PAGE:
Saturday, April 18, 2009
I've been short on free time these past few weeks - lots of work - so please forgive me for not putting these through GIMP for color and contrast before posting.
A few weeks ago a group of us went to check out Sanxia. The only other time I've been there was as a side trip from Yingge (which was fun, but heavy on shopping and I didn't have a lot of spare cash at the time), it was getting late and the Old Street had really not been developed yet.
It's amazing what two years can do; when the guy who wrote Taipei Day Trips went it was mostly dusty store fronts and a few coffin makers. When I went in 2006 (or was it 2007?) it was three or four gift shops and closed store fronts.
This time around, almost every shop front was open. The stores themselves were nothing special - the usual teacup shop, porcelain shop, glass shop, traditional wooden toy shop, "Everything for 100 Kuai" shop, local delicacy shop...you know, the usual. It was nice, however, to see the place looking spiffy and well-kept, and to see money flowing in.
One lovely tea shop was in a half-collapsed building; only the walls remained so it felt quite reminiscent. I don't recommend them though; the menu says that individual tea is 50NT each; after you finish they charge you 100 NT (50 for "hot water").
The temple in Sanyi is also very well known and I personally feel it's one of the most beautiful temples in Taiwan. It's small, but every inch of it is carved, twirled, decorated, engraved or embossed into a hurricane of styles and patterns.
On rainy days - all too common in Taiwan - the inside exudes a warmth that, while not actually warm, makes you feel a little less chilly. Metaphorically speaking.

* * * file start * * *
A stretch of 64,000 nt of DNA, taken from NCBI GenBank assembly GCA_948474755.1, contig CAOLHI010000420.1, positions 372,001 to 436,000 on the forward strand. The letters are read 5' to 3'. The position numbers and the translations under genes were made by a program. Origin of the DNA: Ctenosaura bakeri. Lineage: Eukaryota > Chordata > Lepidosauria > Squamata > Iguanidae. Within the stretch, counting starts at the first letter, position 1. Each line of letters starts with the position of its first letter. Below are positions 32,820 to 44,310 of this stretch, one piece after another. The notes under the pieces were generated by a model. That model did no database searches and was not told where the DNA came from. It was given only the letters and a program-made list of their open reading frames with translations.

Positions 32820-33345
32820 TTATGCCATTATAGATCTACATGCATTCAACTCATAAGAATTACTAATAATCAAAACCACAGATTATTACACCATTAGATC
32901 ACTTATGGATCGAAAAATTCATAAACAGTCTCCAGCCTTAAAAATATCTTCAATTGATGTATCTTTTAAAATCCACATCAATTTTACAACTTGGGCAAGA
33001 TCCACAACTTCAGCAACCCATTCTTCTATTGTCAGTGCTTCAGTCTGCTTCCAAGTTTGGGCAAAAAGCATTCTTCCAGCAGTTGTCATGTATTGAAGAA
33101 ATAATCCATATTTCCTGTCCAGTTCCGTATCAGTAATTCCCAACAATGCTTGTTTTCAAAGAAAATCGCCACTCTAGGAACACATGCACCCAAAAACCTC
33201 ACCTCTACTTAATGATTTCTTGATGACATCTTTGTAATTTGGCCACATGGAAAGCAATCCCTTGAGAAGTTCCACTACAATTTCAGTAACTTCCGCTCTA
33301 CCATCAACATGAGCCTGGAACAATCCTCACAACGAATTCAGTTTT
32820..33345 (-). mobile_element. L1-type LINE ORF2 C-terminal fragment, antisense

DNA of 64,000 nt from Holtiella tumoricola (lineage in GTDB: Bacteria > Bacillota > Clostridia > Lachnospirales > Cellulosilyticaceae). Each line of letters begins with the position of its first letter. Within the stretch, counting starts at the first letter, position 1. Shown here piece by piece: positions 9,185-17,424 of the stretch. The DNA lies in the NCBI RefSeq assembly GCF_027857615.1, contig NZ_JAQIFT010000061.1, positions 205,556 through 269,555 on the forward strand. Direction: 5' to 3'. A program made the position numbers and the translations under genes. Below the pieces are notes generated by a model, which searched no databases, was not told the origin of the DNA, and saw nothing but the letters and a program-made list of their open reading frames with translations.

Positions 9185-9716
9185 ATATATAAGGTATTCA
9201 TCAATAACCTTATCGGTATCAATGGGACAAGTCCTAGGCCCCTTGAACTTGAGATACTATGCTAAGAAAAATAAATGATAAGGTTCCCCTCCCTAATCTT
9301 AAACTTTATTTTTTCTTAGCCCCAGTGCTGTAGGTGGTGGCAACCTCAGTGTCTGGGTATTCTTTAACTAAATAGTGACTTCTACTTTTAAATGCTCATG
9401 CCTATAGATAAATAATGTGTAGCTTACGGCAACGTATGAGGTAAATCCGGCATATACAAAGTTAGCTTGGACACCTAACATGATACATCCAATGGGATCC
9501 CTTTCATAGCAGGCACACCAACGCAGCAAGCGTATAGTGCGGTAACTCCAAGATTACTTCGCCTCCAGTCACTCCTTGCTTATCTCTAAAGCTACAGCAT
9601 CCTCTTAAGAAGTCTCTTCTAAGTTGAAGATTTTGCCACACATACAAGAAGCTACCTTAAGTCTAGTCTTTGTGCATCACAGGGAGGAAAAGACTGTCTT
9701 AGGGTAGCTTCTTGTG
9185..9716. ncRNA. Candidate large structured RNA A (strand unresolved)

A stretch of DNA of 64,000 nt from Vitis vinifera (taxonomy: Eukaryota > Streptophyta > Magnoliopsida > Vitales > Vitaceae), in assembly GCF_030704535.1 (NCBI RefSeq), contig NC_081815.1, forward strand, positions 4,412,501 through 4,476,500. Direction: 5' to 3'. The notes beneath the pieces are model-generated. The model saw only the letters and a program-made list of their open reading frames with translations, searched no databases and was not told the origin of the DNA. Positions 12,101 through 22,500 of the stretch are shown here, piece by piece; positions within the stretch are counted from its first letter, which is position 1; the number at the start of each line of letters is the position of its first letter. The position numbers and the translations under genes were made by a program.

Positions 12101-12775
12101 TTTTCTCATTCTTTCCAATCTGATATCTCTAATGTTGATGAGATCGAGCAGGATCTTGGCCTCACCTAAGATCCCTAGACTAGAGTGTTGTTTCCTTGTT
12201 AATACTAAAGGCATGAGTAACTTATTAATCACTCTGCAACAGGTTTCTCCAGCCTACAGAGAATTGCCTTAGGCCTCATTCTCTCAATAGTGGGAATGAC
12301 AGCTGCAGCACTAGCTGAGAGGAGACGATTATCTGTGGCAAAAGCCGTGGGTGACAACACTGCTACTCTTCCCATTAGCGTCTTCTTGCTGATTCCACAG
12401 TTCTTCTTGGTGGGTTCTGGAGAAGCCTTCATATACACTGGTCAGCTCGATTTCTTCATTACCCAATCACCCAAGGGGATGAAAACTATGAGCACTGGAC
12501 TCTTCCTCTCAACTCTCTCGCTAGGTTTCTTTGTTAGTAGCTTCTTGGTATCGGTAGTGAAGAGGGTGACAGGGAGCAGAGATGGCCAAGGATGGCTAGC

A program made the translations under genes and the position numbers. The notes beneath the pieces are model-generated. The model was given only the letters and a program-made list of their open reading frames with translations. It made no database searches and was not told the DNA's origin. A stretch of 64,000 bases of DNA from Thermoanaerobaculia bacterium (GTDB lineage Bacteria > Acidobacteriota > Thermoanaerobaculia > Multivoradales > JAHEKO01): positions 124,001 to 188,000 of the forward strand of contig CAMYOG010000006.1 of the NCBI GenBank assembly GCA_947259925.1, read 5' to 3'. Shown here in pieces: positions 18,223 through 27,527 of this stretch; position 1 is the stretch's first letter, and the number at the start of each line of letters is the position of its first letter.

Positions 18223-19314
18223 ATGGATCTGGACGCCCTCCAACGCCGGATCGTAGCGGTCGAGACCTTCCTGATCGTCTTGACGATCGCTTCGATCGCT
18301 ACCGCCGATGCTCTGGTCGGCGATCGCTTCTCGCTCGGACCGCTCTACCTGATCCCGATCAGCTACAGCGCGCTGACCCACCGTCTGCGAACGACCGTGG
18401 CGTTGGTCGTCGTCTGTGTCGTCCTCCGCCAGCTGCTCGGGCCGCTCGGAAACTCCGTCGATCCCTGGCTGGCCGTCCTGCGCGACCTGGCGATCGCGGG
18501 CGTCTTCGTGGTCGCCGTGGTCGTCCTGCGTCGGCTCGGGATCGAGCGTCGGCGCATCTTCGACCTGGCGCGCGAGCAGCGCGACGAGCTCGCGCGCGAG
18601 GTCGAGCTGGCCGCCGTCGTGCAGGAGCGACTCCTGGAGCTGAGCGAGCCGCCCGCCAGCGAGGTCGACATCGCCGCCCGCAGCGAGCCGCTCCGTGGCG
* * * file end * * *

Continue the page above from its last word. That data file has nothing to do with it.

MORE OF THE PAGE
And of course, the day we went was a rainy day.
Sanyi is also famous for its fantastic food; tiny shops selling all sorts of delicious things line the streets (even the regular streets, which are the usual gray-ugly of small Asian towns). Besides the ubiquitous bull's horn croissants, which taste of sesame and remind me of my great-grandmothers Armenian cheorog (don't ask how that's pronounced). Like bagels, they're slightly crispy on the outside - just a little - and chewy and thick on the inside.
It's also famous for traditional medicines and herbs, including ginger root. Ginger root tea, dou hua (a dessert made with silken tofu) and other foods are almost as common as the bullhorn croissants.
Many food stalls have been visited by famous people.
...and this one has been visited by more than one famous person:
(The owner's brother told me the autographs are fake. He says the one on the right is "Ma Ying Ba", older brother of Ma Ying Jiu).
And, of course, the many bullhorn croissant shops need to stay competitive in attracting customers, so they employ traditional Taiwanese imagery in order to advertise themselves and their delicacies. You know, traditional Taiwanese imagery like Santa Claus in a Viking hat.
You thought I was kidding, didn't you?